Depression is, of course, an emotional and mental condition but it is powerful enough to cause changes in your body as well as your mind. If you have never suffered from depression you have no idea of how painful it can be. Here are some of the physical symptoms of depression:
This has become an overworked and underappreciated word. Everyone takes great pride in telling friends how “exhausted” they are because they work so hard. So let’s use a less well known synonym: “the condition of being used up”. As one of the physical symptoms of depression, this fits exactly. If you sleep at night but still feel so “used up” that you can’t get through the day, you might be dealing with depression.
Issues with Sleep
Changes in normal sleep habits and duration are right at the top as another of the physical symptoms of depression. If you are a sound sleeper who suddenly has problems falling asleep, or sleeping through the night, you might be dealing with depression. On the other hand, there are also documented instances of depression causing people to sleep much more than normal. So, it is safe to say that any changes in sleep patterns can be cause for concern.
Many people who are diagnosed with depression report aching muscles and discomfort in their joints for no apparent reason (they are not exercising for example). Often these issues can be called “chronic” because they go on and on. They can be controlled with medication but the underlying cause is depression.
Persistent headaches are yet another of the physical symptoms of depression. While all of us get headaches at one point or another people dealing with depression are more than three times as likely to experience severe headaches such as migraines.
Problems with Intimacy
People with depression frequently have problems with intimacy. There are a lot of reasons including alcohol and drug use (and abuse). Many drugs and alcohol can work to reduce your libido, even prescription medications.
Obviously all of these symptoms, and others, happen all the time and are not necessarily physical symptoms of depression. But if you or a loved one is dealing with several of these at the same time it could be warning signs of depression. The smart thing to do is schedule an appointment with your doctor as soon as you can and discuss your symptoms with him/her.
Depression is eminently treatable so there is no reason why you should continue to deal with all this unpleasantness.
We all know someone depressed and we certainly want to help. But do we do more harm than good? This excellent piece from ThirdAge.com lays out some guidelines and ideas on how best to help someone who is suffering from depression.
Do you have a friend who seems to have lost her zest for life? Maybe she seems sadder than usual or unable to enjoy her everyday activities? If she also has been experiencing a change in sleep patterns, appetite, and seems generally low in energy, she could be suffering from clinical depression.
About a quarter of all adults will experience a bout of clinical depression at some point in their lives. Depression is more than simply feeling moody or upset about a negative event. People who are depressed tend to not be able to love, focus, or work effectively. As the friend of someone who is depressed, you may have to experience a less-than-ideal friendship for a while, but supporting her is more important than ever. Here are five things to keep in mind when comforting a depressed friend:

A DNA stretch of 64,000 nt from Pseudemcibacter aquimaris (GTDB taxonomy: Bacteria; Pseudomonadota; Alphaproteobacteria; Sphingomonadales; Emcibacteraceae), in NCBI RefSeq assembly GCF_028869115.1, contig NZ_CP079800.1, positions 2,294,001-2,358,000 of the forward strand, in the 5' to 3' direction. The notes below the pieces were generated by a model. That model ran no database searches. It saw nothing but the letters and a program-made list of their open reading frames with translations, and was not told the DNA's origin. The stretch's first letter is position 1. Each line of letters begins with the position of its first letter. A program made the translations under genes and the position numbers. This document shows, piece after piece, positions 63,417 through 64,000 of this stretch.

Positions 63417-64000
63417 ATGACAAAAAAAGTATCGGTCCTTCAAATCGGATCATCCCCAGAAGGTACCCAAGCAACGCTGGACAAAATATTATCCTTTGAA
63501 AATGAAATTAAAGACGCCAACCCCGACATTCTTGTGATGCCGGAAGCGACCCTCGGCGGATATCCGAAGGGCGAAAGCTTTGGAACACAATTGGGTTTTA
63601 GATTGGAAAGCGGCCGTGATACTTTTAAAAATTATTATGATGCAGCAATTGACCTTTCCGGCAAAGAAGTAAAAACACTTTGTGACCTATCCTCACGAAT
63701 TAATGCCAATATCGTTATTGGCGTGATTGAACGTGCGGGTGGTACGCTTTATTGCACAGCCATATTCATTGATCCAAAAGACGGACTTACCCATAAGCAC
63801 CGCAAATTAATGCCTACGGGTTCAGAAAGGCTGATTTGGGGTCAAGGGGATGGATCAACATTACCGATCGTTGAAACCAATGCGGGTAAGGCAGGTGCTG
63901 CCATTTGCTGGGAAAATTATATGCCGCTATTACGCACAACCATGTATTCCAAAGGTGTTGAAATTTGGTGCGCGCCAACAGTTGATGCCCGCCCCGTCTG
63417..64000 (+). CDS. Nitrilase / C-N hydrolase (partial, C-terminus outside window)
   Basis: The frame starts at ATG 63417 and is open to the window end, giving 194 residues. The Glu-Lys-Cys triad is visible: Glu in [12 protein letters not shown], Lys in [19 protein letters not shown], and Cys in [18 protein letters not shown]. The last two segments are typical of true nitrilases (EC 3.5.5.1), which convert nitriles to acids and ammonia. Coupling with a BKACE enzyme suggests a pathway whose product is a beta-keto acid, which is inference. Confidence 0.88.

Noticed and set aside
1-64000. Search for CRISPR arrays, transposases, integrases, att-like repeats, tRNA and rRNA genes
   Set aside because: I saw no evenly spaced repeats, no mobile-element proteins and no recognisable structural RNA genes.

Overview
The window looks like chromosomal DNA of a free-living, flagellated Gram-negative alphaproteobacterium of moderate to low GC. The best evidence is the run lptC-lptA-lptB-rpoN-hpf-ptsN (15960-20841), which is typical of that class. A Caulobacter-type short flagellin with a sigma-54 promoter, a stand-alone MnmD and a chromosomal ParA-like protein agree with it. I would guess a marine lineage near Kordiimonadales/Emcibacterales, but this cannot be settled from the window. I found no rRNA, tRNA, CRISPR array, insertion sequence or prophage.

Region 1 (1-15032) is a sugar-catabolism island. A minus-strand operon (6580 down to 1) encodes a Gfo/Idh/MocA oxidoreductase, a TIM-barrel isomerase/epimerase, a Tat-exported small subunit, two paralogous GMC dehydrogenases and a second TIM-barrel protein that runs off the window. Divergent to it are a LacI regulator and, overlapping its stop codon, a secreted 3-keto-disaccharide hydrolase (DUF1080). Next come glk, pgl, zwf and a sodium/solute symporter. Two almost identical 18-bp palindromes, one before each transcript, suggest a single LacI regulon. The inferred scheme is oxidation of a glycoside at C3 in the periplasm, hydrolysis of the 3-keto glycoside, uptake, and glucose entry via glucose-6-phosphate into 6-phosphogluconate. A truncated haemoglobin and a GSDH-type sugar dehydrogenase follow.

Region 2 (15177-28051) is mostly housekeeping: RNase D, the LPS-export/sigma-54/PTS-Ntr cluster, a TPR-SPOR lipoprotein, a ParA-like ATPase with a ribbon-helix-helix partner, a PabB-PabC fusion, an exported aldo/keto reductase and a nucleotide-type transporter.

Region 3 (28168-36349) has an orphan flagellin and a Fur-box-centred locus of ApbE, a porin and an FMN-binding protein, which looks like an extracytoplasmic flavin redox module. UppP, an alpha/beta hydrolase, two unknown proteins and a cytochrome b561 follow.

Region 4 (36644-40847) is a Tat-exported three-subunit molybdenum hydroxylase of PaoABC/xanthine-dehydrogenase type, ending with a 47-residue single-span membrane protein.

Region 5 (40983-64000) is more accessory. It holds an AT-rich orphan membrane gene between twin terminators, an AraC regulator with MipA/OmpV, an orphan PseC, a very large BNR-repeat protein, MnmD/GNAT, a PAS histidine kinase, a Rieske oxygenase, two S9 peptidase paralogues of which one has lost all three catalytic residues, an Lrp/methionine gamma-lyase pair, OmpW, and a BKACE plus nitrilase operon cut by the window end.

Don’t Try To Fix It While it’s good to offer help to your friend, don’t try to immediately fix the problem. You may find yourself making suggestion after suggestion and getting impatient when your friend doesn’t want to comply. Everyone has their own process when they navigate depression, and it may be a while before your friend is ready to actively work on her recovery. Ask her, “What’s the best thing I can do for you right now?” If her answer is “nothing,” that’s okay. Sometimes the best way to help someone who’s depressed is to do nothing. Just make sure you make yourself available to her when she’s ready, and remember that only she can take the necessary steps to work through her depression – you can’t fix it. Continue reading “Helping The Depressed”
The two most significant things in overcoming depression rapidly and naturally, without drugs, are working out, and natural light. Seems too simple? Well, yes and no. You see, anytime a person is getting depressed, something as basic as getting up to answer the phone can be a problem. The commitment is just not there. You just don’t seem to have the energy or desire to make yourself move. But a little sunlight and a bit of exercise can work wonders.
Overcoming Depression with power of the sun
First of all, whatever it takes, force yourself to get up and get out of the house. Do it even if its cold, wear a coat if you have to, but get outside. Exposing yourself to sunlight boosts the bodies levels of serotonin. Serotonin acts like a neurotransmitter and one of its functions is elevation of mood. The nice thing about this is that its all free. All you have to do is get to where you can feel the sun and nature will take over. Its all natural and you are going to feel better very soon.
Overcoming Depression with the power of the human body
Now let’s move on to the other thing you must do to feel better and that is exercise. Some people consider this a dirty word and don’t want to talk about it at all. In fact, it appears that there are two very different camps when it comes to exercise. One camp has the people that can’t stand it, think it is highly over rated and don’t want to talk about it. These folks practically have to be tricked into any exercise more strenuous than walking from their car to the door. These are also the same folks who hunt endlessly for the parking space closest to the mall entrance. Continue reading “Overcoming Depression Quickly”